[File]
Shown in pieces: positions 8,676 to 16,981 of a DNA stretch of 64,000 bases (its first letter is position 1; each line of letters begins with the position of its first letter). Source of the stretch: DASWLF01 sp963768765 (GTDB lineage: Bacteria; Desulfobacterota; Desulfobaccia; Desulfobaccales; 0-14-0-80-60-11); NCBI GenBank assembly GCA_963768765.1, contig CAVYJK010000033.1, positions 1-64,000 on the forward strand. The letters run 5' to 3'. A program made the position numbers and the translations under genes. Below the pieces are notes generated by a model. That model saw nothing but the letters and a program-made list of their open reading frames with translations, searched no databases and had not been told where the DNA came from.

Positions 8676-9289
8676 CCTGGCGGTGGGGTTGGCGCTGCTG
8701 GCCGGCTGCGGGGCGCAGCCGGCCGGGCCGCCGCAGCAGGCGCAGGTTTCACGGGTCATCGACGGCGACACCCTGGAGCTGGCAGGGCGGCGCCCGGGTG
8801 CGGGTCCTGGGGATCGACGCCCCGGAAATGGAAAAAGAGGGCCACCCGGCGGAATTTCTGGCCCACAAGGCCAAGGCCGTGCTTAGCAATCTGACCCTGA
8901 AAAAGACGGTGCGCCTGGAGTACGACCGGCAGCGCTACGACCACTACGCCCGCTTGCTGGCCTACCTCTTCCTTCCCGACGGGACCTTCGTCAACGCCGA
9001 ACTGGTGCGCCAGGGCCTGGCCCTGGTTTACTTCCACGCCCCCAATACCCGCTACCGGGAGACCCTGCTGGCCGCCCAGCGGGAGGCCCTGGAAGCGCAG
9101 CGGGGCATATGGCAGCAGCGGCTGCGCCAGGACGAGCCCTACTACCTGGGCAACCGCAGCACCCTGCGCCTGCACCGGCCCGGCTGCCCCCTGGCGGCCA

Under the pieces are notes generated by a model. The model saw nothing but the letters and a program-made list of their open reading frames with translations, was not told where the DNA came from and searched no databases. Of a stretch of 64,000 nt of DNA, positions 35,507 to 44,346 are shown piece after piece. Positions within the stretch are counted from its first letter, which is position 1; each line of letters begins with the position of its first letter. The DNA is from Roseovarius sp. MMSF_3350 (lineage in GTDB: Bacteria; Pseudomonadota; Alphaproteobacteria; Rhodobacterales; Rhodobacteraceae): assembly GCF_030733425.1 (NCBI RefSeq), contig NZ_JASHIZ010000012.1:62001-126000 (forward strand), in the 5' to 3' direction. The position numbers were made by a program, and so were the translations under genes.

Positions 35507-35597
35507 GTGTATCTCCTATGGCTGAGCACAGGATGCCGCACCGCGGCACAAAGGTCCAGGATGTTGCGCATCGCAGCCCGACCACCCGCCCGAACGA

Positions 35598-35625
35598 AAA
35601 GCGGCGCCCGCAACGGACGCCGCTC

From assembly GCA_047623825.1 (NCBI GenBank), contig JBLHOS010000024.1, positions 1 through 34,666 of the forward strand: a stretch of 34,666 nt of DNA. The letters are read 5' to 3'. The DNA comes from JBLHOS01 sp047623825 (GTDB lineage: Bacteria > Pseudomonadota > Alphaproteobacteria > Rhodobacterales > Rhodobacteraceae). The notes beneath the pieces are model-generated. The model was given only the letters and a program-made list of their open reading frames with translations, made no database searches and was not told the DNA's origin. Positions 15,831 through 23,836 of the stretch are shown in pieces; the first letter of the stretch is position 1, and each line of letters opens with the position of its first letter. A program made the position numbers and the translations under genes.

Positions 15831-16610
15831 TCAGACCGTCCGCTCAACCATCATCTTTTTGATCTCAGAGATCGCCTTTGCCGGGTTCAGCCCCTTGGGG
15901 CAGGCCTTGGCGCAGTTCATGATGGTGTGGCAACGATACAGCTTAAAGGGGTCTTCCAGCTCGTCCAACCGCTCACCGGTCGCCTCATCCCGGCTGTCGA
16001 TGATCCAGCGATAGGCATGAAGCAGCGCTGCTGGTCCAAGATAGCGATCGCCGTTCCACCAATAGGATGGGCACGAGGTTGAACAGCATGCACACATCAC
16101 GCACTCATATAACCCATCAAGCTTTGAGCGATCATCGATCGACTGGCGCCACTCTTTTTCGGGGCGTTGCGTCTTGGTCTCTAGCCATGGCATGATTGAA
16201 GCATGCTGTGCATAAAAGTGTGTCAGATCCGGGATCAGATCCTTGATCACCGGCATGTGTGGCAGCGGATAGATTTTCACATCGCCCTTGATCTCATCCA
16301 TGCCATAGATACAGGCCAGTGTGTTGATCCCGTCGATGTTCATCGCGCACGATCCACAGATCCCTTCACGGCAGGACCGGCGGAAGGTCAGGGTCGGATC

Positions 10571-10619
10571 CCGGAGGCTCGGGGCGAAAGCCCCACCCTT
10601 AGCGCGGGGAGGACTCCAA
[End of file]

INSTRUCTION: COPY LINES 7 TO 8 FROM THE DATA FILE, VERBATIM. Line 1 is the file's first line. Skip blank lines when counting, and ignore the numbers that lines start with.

9001 ACTGGTGCGCCAGGGCCTGGCCCTGGTTTACTTCCACGCCCCCAATACCCGCTACCGGGAGACCCTGCTGGCCGCCCAGCGGGAGGCCCTGGAAGCGCAG
9101 CGGGGCATATGGCAGCAGCGGCTGCGCCAGGACGAGCCCTACTACCTGGGCAACCGCAGCACCCTGCGCCTGCACCGGCCCGGCTGCCCCCTGGCGGCCA